By erasing geographic borders, the  20th century multinational corporation has been enabled to transform yet again, into a more powerful entity, unshackled from its geographical restraints. The rules and taxes of its home country are easily avoided by doing business in other nations and banking the profits in offshore banks. Environmental catastrophes  –  collateral damage in the blind pursuit of greed in the name of corporate profits and maximization of shareholder wealth  –  result in limited backlash when a policy of NIMBY – Not In My Back Yard – is adhered to. If someone else’s coastline is devastated, if someone else’s babies die because a multinational corporation used exploitative and deceptive tactics to foist its baby formula on third world mothers to boost its profitability by 72 percent, if someone else’s citizens in the third world die of lung cancer because they are marketed cigarettes in ways that are illegal in this country, so what? Corporations can get away with murder – literally – as long as they don’t defecate in their own backyards.

In my book, Issues In Internet Law, I discuss the borderless nature of the Internet, which transcends geographic boundaries, and the rise of the new nation-states. The 21st century entities, powerful as they may be, are yet a harbinger of the new nation-states of the 22nd century. Perhaps the boundaries are being redrawn and the nation-states of the 22nd century will not be America, France, and China, but rather Google, Yahoo! and eBay — for the Internet giants have created fiefdoms that transcend nationality and function under their own rules. Certain companies have emerged as “first among equals” in discreet categories online. While they are other auction sites, eBay is the one most associate with online auctions, and hence provides the largest congregation of buyers and sellers. There are many search engines, but only one constantly has to protect its trademark from being used as a verb synonymous with Web searching, as in “Did you Google it?” Sites like Amazon, YouTube, eBay, Google, Yahoo!, and PayPal are ubiquitous in their reach — Iranians and Israelis meet on eBay to sell items, and Greeks and Turks upload their videos to YouTube.

Citizens of different countries, while physically present in those countries, have joined together to become citizens of online communities. But each online community, like the YouTube community for example, establishes and enforces its own rules for membership and participation within that community. From ISPs to social networks, private companies — not governments — through their Terms of Use agreements and by their internal policies dictate their own rules for worldwide users. Just as PayPal has this past week with its censorship edict.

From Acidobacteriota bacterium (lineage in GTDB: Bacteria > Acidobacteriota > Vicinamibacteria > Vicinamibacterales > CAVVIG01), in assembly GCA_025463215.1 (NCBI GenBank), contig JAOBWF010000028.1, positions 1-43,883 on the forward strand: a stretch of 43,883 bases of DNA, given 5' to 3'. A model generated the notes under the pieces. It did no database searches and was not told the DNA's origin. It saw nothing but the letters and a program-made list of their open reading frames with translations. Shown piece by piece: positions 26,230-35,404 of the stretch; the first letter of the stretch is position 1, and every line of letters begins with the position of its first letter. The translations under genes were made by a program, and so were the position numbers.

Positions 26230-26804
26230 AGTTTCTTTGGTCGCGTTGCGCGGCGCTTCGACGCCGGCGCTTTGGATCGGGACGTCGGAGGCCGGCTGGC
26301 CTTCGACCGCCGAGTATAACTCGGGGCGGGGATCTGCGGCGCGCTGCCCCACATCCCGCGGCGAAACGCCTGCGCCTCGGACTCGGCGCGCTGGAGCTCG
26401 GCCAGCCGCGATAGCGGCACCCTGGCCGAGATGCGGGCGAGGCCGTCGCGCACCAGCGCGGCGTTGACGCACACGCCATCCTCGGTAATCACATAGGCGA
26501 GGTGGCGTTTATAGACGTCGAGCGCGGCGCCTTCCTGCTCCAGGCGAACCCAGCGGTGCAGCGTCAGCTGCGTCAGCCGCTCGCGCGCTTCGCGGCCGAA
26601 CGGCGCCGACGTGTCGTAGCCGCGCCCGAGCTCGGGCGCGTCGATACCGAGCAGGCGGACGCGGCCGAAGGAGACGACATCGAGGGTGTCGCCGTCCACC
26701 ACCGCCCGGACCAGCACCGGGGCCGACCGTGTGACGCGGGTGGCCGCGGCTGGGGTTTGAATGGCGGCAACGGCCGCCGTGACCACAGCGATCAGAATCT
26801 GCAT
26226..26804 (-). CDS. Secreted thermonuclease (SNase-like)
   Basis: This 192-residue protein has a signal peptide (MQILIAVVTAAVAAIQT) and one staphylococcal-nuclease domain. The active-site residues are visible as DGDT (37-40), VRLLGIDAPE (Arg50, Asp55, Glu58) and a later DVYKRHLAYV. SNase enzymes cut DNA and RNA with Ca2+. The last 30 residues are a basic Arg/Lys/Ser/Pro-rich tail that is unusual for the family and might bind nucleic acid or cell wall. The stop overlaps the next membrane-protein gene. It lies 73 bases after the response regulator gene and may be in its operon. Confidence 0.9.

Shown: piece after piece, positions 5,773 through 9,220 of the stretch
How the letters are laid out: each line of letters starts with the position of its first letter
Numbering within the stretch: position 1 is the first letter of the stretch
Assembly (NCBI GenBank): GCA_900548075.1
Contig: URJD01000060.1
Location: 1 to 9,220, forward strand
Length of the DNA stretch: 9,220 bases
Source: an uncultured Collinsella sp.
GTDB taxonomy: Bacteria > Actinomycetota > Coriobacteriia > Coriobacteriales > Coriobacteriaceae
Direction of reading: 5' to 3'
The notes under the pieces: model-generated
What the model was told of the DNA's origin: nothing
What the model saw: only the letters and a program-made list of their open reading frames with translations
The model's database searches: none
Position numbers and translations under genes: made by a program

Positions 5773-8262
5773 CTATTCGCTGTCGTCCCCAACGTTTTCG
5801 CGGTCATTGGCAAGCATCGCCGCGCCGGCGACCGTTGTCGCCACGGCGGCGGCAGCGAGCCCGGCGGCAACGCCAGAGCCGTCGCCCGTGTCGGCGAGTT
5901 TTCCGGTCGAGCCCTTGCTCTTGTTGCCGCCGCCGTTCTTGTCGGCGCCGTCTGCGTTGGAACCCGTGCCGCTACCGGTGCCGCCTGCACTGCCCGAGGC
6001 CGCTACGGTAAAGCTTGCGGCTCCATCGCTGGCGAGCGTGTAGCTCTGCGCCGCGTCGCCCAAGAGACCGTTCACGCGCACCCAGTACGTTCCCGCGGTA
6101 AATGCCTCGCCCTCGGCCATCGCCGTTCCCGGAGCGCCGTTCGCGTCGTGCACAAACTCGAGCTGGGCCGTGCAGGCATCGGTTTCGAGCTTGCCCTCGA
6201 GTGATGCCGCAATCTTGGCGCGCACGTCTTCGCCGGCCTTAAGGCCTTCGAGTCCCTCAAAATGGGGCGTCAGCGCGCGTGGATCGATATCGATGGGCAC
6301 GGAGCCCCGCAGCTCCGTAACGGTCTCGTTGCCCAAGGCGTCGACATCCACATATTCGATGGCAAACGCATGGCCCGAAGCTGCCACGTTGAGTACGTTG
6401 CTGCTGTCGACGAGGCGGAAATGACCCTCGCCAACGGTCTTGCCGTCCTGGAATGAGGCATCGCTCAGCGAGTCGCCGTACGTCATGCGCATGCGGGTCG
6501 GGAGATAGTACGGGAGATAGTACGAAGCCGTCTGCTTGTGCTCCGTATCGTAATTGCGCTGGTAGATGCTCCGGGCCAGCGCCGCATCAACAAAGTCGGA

The rules are not always clearly stated, if at all; enforcement is inconsistent and may vary based on the specific service representative interpreting her company’s policies or invoking her own personal biases — leading to arbitrary and capricious outcomes. Unlike democratic government, there is no guarantee of due process or equal protection, and no one to whom to appeal decisions made by the private company. Uploaded user content can be removed without notice and accounts terminated without a hearing. “Justice” becomes a commodity dispensed at the discretion of the private firm. Disputes are adjudicated behind closed doors by nameless individuals, who function as judge, jury, and executioner. They can delete user content they find “objectionable” or “controversial” regardless of its legality. Or, as in PayPal’s case, prevent what it deems objectionable content from even appearing in the marketplace.

One consequence of private businesses controlling public forums in cyberspace is the First Amendment limitations on government infringements on free expression do not apply to them, as Joe Konrath has pointed out. An ISP or Web site’s Terms of Use agreement grants it sole discretion to refuse or remove any content, without due process safeguards of notice, hearings, and a right of appeal. Should these private companies be vested with so much unchecked power? Will they use it wisely and fairly? Or will they be guided by the corporate profit motive and the whims of whomever sits in the plush leather chair of the corporate boardroom?

If history is any guide – and it usually is – then we should be concerned. We should speak out. I have. Now it’s your turn.